We identified several ASVs from all three body sites that appeared to have the potential to predict post-transplant aGvHD, which might open opportunities to improved preventive clinical management, for example by intensified prophylactic immunosuppression for patients at increased risk. Some ASVs were significant for both, discriminating the microbiota in long-term dynamics as well as in the prediction of aGVHD severity from the microbiotas prior to HSCT, such as ASV 3 (Lactobacillus sp.) in the gut, as well as ASV 568 (Actinomyces sp.) and ASV 226 (Prevotella melaninogenica) in the oral cavity. While we do not yet understand the biological mechanisms underlying this observation, these taxa could be of particular interest for a long-term monitoring in pediatric HSCT patients, starting prior to HSCT. Like the gut microbiota, the oral and nasal commensal residents might be of systemic relevance, and a more holistic picture of microbial influences might be drawn by examining various niches with bacterial communities potentially interacting across body sites. In light of intimate host–microbiota interactions, the microbial community patterns might also be a marker for underlying changes occurring in the immune system.

High abundances at late follow-up time points of two fecal Lactobacillus spp. that expanded after HSCT showed positive correlations with T cell reconstitution. This is in line with previous studies suggesting that the expansion of Lactobacillus, a genus commonly associated with probiotic properties, might promote immune homeostasis and thereby exert a protective effect to limit Enterococcus expansion [4, 23, 28]. A potential explanation indicated by our results might be that high Lactobacillus abundances outlasting enterococcal dominance promotes T cell reconstitution. However, the associated cell populations include TH17 cells which can facilitate inflammation, and therefore, it is difficult to determine whether the observed Lactobacillus expansion is exclusively beneficial [13]. However, Th17 cells could perhaps add to the host defense in these patients and therefore be beneficial for local homeostasis, although with the unusual cost of harmful inflammation.

Furthermore, we found associations of high Lachnospiraceae and Ruminococcaceae in the gut with rapid B and NK cell reconstitution, which is in support of our previous study [4]. These two Clostridiales families play an important role in providing the host with short-chain fatty acids (SCFAs), such as butyrate [5, 29]. A study demonstrated that SCFAs can facilitate the differentiation of human naïve B cells to plasma cells in culture [30]. Whether SCFAs also directly influence B cell proliferation is yet unknown.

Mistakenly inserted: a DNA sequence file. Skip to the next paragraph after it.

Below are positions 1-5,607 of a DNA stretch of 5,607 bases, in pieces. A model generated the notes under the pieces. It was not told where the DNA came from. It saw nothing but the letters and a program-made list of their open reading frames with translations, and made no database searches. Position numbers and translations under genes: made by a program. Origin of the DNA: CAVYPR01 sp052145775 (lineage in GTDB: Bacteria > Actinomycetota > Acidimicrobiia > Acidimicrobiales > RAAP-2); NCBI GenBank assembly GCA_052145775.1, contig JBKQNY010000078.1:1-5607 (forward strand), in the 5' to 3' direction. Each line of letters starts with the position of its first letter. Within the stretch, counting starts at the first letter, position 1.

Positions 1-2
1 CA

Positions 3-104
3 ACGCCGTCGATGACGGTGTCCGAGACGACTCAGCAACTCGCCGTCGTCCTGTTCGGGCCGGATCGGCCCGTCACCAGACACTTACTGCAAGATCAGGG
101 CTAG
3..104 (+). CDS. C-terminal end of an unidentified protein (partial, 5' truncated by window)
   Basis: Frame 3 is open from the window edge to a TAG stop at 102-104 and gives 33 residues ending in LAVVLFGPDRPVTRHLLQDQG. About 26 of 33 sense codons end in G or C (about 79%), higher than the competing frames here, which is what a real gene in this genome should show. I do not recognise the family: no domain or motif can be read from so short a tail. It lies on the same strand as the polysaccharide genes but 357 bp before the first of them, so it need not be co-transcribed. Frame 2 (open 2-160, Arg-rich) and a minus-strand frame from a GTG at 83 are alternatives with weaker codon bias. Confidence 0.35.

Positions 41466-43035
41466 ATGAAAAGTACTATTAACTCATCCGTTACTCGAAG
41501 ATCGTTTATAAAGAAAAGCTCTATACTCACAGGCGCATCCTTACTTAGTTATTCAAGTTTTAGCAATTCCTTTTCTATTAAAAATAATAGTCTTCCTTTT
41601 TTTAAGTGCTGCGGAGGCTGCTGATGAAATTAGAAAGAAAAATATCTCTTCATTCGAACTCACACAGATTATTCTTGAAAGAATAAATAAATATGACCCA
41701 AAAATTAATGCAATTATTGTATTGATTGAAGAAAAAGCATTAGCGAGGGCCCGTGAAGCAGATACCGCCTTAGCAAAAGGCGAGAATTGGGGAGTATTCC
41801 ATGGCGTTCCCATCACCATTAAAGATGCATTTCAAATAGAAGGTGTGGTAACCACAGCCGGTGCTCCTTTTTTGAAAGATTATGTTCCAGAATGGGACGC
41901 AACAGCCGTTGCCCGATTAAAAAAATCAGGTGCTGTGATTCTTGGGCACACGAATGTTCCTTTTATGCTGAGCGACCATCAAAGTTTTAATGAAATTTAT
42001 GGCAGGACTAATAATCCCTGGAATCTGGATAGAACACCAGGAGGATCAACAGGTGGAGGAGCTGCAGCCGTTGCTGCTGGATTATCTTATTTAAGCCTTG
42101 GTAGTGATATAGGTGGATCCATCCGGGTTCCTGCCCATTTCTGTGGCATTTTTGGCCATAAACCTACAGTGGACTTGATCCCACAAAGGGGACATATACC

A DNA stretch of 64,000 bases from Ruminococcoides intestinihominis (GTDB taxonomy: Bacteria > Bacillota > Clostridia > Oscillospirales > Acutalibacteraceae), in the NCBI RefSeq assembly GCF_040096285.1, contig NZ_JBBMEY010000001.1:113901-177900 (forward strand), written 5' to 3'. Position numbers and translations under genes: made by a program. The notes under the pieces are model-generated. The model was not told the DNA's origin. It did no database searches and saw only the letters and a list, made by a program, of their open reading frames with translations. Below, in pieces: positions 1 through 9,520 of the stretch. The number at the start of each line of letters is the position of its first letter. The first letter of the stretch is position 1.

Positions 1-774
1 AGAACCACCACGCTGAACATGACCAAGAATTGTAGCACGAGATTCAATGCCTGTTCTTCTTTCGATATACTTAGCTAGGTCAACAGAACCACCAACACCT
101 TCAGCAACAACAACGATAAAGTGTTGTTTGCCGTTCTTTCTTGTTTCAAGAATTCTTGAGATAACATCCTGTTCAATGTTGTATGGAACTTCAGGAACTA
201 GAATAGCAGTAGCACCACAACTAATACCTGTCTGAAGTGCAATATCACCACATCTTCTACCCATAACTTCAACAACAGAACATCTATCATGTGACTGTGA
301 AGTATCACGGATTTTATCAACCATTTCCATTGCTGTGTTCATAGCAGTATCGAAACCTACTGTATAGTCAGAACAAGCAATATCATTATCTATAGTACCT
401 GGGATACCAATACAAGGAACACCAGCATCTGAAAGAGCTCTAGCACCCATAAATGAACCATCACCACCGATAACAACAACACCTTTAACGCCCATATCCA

We have made several observations in which infections and/or antibiotic treatments were associated with the abundance of specific bacterial clusters at certain body sites, immune cell counts, and aGvHD. For example, patients whose samples were represented by gut microbiota cluster 1 experienced a high number of infections and were treated often with phenoxymethylpenicillin compared with the overall patient population. In contrast, patients affiliated with gut microbiota cluster 2 experienced treatment with ceftazidime, vancomycin, and ciprofloxacin, but sparsely with other antimicrobial agents. Furthermore, patients affiliated with oral microbiota cluster 3 were generally treated with few antibiotics, and patients whose samples were represented by the nasal microbiota cluster 1 were treated often with meropenem, ciprofloxacin, and vancomycin compared with the remaining patient population. However, it is challenging to interpret these observations, as these patient samples were also associated with other features, such as an increased or decreased abundance of certain immune cells (see Additional file 3 for further discussion), or the patients were exposed to other treatments as well, such as TBI or fludarabine. Overall, however, our observations are consistent with previous reports that antimicrobial treatment is associated with changes in microbiota composition in patients undergoing allo-HSCT and might impact clinical outcomes [4, 11, 31,32,33]. It will be important to gain a more mechanistic understanding of the possible effects of antimicrobial treatment to disentangle the effect of antibiotics from that of other medications and host responses. Such insight could for example allow selecting more suitable antimicrobials for treatment in HSCT patients that spare the elimination of beneficial taxa, whose decline might be associated with more severe clinical outcomes. The choice of antibiotic treatment might also be important to take into consideration in patients that might potentially be referred to HSCT eventually, given that we already observed certain changes in the microbiota in the patients at referral compared with healthy controls. The microbiota at referral already exhibited some features that were associated with more severe side effects.